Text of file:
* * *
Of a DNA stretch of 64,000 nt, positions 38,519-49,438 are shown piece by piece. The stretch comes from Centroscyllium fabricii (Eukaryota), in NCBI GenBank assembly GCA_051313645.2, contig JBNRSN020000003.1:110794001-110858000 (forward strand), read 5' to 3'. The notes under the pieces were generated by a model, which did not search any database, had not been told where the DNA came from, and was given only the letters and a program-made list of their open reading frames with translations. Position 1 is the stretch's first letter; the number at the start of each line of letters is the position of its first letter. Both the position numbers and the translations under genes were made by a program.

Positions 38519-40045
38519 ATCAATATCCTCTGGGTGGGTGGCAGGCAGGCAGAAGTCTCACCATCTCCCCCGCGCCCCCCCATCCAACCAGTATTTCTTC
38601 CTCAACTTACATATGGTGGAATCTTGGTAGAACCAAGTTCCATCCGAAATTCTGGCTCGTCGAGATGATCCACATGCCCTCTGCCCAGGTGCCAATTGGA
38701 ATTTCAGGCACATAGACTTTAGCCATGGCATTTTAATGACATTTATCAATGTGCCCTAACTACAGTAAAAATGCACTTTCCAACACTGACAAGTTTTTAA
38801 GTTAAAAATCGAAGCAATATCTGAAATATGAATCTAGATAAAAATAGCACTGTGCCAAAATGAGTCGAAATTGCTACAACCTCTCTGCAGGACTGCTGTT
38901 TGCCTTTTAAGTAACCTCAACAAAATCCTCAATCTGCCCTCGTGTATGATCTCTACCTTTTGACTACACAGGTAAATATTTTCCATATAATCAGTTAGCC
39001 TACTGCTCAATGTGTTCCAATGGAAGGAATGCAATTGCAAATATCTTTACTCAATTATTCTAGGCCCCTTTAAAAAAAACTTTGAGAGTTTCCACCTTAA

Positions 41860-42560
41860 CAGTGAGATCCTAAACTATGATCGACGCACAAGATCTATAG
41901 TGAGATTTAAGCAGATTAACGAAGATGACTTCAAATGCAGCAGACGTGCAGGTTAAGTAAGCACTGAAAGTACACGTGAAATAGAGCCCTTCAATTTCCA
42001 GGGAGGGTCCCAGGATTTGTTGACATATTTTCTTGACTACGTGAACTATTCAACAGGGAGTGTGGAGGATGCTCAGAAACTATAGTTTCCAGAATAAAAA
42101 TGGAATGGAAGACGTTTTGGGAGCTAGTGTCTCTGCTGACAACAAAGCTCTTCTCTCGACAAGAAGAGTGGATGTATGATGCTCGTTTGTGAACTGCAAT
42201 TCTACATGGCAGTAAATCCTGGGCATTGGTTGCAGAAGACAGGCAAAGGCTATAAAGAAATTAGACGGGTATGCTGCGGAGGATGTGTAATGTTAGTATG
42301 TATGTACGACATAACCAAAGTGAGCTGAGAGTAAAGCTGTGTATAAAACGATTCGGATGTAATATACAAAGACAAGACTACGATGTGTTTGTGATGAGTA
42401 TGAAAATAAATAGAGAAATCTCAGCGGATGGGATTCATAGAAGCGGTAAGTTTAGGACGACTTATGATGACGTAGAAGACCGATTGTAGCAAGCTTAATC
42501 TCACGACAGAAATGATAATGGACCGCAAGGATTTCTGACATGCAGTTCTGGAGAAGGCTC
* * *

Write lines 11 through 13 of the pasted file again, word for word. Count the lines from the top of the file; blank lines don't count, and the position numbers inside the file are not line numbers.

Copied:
41901 TGAGATTTAAGCAGATTAACGAAGATGACTTCAAATGCAGCAGACGTGCAGGTTAAGTAAGCACTGAAAGTACACGTGAAATAGAGCCCTTCAATTTCCA
42001 GGGAGGGTCCCAGGATTTGTTGACATATTTTCTTGACTACGTGAACTATTCAACAGGGAGTGTGGAGGATGCTCAGAAACTATAGTTTCCAGAATAAAAA
42101 TGGAATGGAAGACGTTTTGGGAGCTAGTGTCTCTGCTGACAACAAAGCTCTTCTCTCGACAAGAAGAGTGGATGTATGATGCTCGTTTGTGAACTGCAAT